Real time bidding shows ads to audiences
As we mentioned the process to list ad inventory, analyze a website visitor, accept a bid and display an ad is nearly instant. That’s why this process is called “real time bidding.”
Targeting specific website visitors is where audiences come in.
Big data companies create audiences used for programmatic marketing. These audiences are created from consumer behavior, browsing history, interests or off-line shopping behavior. These are called third-party audiences. Tens of thousands of audiences are available. Audiences are combined, creating even more audiences.
An audience can also be a remarketing audience. This is also called a first-party audience. People who have visited a specific website, or specific pages within a website go into a remarketing audience.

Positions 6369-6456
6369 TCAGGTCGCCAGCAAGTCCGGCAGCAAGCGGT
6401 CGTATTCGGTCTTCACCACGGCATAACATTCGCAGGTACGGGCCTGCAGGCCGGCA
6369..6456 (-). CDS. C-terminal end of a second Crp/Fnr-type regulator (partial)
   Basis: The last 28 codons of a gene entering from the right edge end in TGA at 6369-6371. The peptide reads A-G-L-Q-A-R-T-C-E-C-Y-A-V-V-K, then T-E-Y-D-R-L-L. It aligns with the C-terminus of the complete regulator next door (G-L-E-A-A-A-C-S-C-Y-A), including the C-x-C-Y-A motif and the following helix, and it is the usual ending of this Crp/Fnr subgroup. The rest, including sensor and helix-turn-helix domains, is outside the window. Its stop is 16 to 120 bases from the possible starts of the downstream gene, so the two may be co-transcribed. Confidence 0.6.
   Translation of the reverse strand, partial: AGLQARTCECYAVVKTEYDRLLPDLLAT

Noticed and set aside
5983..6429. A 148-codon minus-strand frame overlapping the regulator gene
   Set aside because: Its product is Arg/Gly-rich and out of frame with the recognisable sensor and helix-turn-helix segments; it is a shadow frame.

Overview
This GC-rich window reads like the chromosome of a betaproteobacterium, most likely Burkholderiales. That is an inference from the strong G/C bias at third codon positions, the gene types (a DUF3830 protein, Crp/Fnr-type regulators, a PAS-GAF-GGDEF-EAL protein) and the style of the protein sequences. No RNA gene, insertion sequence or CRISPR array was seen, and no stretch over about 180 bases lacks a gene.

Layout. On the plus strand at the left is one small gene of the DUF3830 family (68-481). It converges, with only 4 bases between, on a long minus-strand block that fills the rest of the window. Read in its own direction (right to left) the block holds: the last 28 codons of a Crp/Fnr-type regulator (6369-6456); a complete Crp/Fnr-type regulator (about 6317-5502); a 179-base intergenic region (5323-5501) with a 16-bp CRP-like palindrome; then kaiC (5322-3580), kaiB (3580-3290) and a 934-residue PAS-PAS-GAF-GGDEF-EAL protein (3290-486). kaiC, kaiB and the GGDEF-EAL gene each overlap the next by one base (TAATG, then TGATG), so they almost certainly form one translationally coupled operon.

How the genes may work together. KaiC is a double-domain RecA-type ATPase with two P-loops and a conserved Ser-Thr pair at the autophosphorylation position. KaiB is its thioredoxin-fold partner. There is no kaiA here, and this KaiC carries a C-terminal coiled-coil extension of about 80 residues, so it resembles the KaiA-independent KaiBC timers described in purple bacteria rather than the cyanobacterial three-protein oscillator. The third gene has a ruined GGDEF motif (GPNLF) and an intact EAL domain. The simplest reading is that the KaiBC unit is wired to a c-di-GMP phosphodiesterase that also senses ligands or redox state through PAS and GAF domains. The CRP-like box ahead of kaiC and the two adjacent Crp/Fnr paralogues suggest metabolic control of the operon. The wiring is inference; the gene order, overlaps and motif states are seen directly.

Audiences can be extremely complex. That’s why a programmatic advertising company usually manages this process.
Here are just a few examples of automotive parts audiences:
Shoppers in-market (ready to buy) for auto parts and accessories, by vehicle make or model
Automotive parts spenders who spend the most money, as verified by American Express
Enthusiasts watching auto TV shows like Chasing Classic Cars or Overhaulin’
Automotive enthusiasts with an interest in vintage, performance or classic cars
Performance automobile enthusiasts
Consumers who shopped at AutoZone, Advance Auto Parts, O’Reilly or other parts stores
Automotive enthusiasts who own an off-road vehicle
What’s the benefit of this technology?